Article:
Is Almond Milk Hurting the Bee Population?

Non-dairy milk alternatives have been a staple item for many people, and while a wide variety is available for purchase, almond milk seems to be a continuous favorite. It’s inexpensive, has a mild flavor and can be used for numerous purposes. Sadly, recent studies have indicated that almond milk has a negative effect on bees and it’s a bigger issue than people realize. 

A big reason why the food industry is able to keep functioning is thanks to the bees.They have always played a massive role in our lives and the environment. A few years ago, the phrase “Save the bees” went viral after news broke out that “an alarming 40 percent of honeybee colonies collapsed from spring 2017 to 2018” according to NRDC. With various issues like climate change and natural disasters that feels like it’s impossible for humans to handle alone, something as simple as not buying almond milk can provide a large beneficial impact on bees and beekeepers. Being educated on why exactly almond milk is hurting the bees and switching to sustainable non-dairy milk alternatives is the best way to create a change in this matter.  

Bees are most commonly associated with honey but they are actually crucial for producing almond milk as they are the ones that pollinate the almond trees. During the 2018-2019 winter, beekeepers were experiencing a massive decline in the bee population with over a third of commercial bee colonies dying off. According to a recent article by Guardian, honeybees are in danger because of the pesticide that is used on the trees and because they are forced to work all year round due to the high demand of almond milk. The commonly used pesticide among almond farmers is called neonicotinoids. As reported by Newsweek, it causes many negative effects on bees such as decrease in flight endurance and making them act in a hyperactive state, leading them to become tired quickly. Author Daniel Kenna describes neonicotinoids as “similar to nicotine in the way they stimulate neurons” but the United States is still using it to keep up with the high request for almond milk even though it poses risks for the bees. As of now, beekeepers understand the harm it causes on the bees but they are striving for a change. Inclusive of this, consumers can also work for change by making simple swaps in their grocery purchases.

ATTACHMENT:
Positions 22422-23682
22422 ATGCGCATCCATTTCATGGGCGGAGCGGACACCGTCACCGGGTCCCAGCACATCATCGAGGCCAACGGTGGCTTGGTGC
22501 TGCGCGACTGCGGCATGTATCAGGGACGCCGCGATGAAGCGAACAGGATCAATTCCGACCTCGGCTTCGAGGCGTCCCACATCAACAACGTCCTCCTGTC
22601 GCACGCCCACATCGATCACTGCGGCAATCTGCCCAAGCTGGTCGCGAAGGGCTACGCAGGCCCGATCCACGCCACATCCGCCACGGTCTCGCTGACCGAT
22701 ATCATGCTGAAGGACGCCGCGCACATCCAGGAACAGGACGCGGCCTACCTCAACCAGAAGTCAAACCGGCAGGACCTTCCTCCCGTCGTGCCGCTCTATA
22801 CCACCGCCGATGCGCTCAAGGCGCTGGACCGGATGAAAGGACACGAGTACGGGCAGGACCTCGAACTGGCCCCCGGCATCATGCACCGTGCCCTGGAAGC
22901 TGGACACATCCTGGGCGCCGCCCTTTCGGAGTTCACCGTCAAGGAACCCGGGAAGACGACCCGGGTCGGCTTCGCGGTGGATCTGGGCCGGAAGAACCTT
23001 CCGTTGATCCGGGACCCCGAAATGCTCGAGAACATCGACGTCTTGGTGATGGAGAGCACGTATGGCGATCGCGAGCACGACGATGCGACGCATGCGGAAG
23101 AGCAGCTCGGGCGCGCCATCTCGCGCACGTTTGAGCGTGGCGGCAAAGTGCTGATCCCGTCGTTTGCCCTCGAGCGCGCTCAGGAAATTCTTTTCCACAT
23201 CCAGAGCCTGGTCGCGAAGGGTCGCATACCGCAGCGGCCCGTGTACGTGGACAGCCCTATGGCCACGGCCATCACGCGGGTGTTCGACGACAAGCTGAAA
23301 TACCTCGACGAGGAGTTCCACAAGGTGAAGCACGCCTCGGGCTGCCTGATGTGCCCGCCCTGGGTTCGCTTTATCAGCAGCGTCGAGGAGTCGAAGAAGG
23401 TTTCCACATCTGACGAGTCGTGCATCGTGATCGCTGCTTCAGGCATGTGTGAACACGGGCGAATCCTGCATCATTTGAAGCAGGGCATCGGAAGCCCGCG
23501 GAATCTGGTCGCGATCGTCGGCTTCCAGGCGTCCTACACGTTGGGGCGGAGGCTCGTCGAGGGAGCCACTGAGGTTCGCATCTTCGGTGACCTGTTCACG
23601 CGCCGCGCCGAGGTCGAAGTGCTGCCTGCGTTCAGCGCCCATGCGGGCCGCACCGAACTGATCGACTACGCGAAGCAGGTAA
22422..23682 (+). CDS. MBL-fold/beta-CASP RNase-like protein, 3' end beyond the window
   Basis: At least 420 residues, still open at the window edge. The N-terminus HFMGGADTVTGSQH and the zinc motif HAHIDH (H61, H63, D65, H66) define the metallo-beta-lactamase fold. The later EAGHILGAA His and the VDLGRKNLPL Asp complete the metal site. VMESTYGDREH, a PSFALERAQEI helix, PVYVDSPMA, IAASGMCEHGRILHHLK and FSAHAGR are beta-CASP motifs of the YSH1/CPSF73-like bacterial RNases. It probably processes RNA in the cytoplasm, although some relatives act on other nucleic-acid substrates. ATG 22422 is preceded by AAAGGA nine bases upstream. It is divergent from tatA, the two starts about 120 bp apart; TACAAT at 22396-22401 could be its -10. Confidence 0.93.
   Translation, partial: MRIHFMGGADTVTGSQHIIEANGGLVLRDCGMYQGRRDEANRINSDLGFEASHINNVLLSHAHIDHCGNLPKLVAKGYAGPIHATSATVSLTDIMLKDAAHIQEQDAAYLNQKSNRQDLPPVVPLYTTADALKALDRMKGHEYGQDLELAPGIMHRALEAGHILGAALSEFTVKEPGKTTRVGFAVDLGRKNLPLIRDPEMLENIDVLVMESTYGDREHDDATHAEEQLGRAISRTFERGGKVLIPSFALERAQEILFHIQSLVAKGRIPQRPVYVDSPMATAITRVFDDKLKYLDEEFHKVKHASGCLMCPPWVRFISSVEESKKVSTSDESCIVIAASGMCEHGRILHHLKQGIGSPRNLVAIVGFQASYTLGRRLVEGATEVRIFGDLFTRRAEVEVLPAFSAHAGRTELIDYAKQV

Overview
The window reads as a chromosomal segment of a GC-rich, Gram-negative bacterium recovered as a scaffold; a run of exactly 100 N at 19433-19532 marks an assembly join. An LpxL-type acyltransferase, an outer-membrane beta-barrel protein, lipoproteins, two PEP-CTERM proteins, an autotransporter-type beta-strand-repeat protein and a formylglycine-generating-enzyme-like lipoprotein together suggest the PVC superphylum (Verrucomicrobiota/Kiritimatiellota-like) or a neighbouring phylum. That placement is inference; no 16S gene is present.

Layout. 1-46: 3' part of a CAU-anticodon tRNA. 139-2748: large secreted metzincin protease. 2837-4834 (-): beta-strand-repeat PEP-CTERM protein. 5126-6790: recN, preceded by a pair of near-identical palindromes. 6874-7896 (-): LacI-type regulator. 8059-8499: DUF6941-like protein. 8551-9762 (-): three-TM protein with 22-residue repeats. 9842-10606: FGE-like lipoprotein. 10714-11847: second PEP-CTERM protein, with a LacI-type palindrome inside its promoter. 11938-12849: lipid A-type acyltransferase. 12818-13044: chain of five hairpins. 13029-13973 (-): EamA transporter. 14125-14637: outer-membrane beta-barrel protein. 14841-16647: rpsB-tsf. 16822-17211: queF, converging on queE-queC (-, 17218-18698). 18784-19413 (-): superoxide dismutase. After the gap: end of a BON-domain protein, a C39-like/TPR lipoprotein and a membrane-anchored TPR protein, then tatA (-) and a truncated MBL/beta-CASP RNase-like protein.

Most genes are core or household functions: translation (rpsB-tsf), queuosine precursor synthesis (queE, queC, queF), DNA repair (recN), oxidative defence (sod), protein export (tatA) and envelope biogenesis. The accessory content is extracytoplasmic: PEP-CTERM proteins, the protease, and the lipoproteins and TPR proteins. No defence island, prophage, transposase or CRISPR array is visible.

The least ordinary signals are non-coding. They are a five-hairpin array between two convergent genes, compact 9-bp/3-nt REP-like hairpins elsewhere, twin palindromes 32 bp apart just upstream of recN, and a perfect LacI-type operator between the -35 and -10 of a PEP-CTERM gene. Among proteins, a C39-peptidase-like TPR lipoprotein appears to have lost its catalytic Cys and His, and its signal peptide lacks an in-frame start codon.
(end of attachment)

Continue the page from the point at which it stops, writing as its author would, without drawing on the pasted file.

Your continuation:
So what can people do to help fix this issue?

The simple thing to do is cut back on almond milk or better yet, switch to something else. If almond milk is truly necessary in someone’s diet, buying one that is certified organic is better for the environment because it doesn’t require the use of pesticides and it uses less water. Many people also don’t comprehend that almond milk hurts the planet in other ways besides using pesticides through the amount of water needed to make the milk. As stated by Bustle, “it takes over 12 liters of water to produce a single almond kernel” which definitely doesn’t help the situation with climate change. Avid lovers of almond milk shouldn’t have to fear the loss of their favorite dairy alternative though. Options like oat, help, coconut and soy milk are available and they don't have a very harmful effect on the environment compared to almond milk. The image below shows which non-dairy milk options are the most sustainable for the planet.  

 

  

Almond milk hurts the environment more than people know and it’s production of it is killing bees very quickly. As someone who has always consumed almond milk, I’m switching to oat milk and hoping for this problem to be resolved soon. 50 billion bees and counting have died so far because of people’s obsession with almond milk. Spreading the news of this problem to others and not consuming almond milk will make the jobs of beekeepers easier, lower the amount of neonicotinoids used, and help keep more bees alive.